As for the human side of things, the gentler sex is not always so gentle. Japanese, Chinese, and Indian mothers-in-law frequently beat their son’s wives, whom they treat more like slaves than like daughters. Genital mutilation in Africa, honor killings in Islamic countries, burnings over dowry disputes in India—all take place against women with the enthusiastic support of other women. In the Western world, Southern white women humiliated and beat their female slaves, while gangs of young women in today’s Mexico and Los Angeles visit mayhem on each other, often in arguments over men.

More commonly, Chesler relates, females battle each other by resorting to what social scientists call “indirect aggression”—gossip, manipulation, backstabbing—methods at which they can be very skilled indeed. Chesler gives as a prime example the remark of Mary McCarthy upon encountering Susan Sontag in the early 1960’s. “Oh,” she said, looking the younger writer up and down. “You’re the imitation me.” Researchers in a number of countries have found that such nastiness starts early. Schoolgirls use their considerable social skills to jockey for status within a clique and, when slighted, keep their resentments boiling far longer than do boys.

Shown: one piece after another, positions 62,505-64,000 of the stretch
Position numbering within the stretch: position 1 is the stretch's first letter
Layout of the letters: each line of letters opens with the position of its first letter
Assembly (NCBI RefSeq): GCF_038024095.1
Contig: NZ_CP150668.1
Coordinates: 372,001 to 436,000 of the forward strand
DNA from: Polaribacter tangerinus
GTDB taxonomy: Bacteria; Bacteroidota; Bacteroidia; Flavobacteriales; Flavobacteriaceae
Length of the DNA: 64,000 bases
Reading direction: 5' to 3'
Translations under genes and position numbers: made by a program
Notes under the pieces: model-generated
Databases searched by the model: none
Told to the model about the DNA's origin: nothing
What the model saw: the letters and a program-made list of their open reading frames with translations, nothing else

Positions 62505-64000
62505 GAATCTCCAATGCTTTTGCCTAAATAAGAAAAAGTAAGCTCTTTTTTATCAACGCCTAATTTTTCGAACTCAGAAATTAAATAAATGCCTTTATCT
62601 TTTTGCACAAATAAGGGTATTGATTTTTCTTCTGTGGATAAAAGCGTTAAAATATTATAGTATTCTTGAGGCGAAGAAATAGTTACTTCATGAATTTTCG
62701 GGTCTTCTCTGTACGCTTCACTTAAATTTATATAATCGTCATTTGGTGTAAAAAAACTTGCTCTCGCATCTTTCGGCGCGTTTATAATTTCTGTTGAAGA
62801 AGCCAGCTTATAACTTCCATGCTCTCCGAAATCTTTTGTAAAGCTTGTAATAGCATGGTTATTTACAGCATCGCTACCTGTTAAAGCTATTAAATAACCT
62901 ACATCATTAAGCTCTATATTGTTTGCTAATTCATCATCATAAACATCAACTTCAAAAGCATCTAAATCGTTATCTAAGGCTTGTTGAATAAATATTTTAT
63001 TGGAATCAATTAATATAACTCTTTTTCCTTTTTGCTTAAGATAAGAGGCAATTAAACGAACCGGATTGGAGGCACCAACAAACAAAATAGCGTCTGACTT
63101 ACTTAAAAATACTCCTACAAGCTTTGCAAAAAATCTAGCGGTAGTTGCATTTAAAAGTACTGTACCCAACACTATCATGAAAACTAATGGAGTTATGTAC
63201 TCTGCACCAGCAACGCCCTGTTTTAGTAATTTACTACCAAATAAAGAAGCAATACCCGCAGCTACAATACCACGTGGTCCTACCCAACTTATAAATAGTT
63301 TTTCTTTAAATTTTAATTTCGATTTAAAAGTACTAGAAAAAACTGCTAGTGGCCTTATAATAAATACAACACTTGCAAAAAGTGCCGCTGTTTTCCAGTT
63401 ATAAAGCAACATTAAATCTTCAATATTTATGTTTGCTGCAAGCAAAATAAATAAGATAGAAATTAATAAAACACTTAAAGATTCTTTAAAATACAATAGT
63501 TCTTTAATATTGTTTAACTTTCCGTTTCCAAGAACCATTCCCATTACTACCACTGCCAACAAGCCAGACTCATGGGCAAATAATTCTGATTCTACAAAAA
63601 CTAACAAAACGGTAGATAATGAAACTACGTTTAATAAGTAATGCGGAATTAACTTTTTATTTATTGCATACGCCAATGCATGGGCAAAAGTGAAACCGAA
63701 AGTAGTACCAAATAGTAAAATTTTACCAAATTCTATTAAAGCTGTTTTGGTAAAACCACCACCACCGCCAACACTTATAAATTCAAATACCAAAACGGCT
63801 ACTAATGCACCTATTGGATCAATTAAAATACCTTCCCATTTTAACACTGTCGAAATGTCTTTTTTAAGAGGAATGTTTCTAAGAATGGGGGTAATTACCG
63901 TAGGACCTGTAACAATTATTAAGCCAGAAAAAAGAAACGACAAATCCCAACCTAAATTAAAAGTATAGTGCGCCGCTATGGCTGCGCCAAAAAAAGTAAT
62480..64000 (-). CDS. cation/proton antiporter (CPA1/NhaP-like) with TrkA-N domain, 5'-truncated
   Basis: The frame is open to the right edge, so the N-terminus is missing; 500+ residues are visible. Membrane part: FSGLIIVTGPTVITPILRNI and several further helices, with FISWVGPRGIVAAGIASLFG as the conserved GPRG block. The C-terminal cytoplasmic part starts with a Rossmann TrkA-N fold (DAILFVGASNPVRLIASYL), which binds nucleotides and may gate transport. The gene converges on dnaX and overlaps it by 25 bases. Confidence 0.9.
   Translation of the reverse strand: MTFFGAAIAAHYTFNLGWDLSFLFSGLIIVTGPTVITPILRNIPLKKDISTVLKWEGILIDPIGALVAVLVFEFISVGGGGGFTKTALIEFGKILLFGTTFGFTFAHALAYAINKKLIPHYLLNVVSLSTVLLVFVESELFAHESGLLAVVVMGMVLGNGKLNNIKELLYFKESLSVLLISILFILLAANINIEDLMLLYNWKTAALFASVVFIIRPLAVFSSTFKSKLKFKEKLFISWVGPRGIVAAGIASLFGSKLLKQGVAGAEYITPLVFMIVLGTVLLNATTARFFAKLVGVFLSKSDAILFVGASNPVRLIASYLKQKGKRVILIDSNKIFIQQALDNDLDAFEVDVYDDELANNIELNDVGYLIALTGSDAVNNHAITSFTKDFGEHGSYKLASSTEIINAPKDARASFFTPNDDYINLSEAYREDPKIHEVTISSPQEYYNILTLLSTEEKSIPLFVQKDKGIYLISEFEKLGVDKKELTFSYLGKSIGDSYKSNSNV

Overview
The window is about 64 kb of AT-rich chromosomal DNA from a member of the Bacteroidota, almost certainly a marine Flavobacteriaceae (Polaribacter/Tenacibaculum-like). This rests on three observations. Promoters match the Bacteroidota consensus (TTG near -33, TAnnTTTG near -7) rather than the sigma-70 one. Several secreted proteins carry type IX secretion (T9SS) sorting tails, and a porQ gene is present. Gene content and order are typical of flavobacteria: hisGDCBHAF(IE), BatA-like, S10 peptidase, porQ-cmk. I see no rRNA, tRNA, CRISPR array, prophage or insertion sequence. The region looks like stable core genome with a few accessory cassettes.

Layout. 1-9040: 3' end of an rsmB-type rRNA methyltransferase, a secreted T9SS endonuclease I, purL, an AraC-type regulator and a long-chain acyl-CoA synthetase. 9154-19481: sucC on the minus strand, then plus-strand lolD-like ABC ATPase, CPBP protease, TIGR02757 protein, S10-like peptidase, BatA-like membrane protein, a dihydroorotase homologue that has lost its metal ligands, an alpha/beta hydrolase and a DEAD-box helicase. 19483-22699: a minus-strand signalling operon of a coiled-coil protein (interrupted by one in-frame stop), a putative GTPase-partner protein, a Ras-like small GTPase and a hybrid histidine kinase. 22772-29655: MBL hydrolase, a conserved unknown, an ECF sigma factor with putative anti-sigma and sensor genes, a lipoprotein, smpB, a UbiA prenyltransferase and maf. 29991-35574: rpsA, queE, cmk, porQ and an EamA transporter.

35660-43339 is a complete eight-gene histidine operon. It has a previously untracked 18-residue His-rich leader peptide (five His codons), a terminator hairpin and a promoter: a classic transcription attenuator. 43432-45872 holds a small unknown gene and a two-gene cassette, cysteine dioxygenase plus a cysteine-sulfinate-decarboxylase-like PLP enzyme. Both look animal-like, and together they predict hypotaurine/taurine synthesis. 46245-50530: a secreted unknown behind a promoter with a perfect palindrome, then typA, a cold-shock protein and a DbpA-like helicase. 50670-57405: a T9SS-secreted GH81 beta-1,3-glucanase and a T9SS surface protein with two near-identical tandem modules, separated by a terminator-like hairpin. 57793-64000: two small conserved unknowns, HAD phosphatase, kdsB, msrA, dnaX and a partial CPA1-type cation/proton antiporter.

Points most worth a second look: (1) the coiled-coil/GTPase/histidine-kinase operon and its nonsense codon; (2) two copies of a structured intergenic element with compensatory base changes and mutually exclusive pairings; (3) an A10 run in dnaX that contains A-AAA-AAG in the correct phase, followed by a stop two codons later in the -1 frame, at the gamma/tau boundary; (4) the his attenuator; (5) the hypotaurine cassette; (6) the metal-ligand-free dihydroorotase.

Some of this behavior, Chesler believes, can be explained by psychoanalytical theory. She speculates that women’s penchant for indirect aggression results from the frustrated romance of the mother-daughter bond. Longing for intimacy, girls may be enraged to find that their mothers reserve most of their affection for their husbands. To this Chesler adds a portrait of the “Demetrian” mother—named for the goddess Demeter, who kept her grown daughter Persephone in tow six months a year—who feels betrayed when her child shows signs of independence.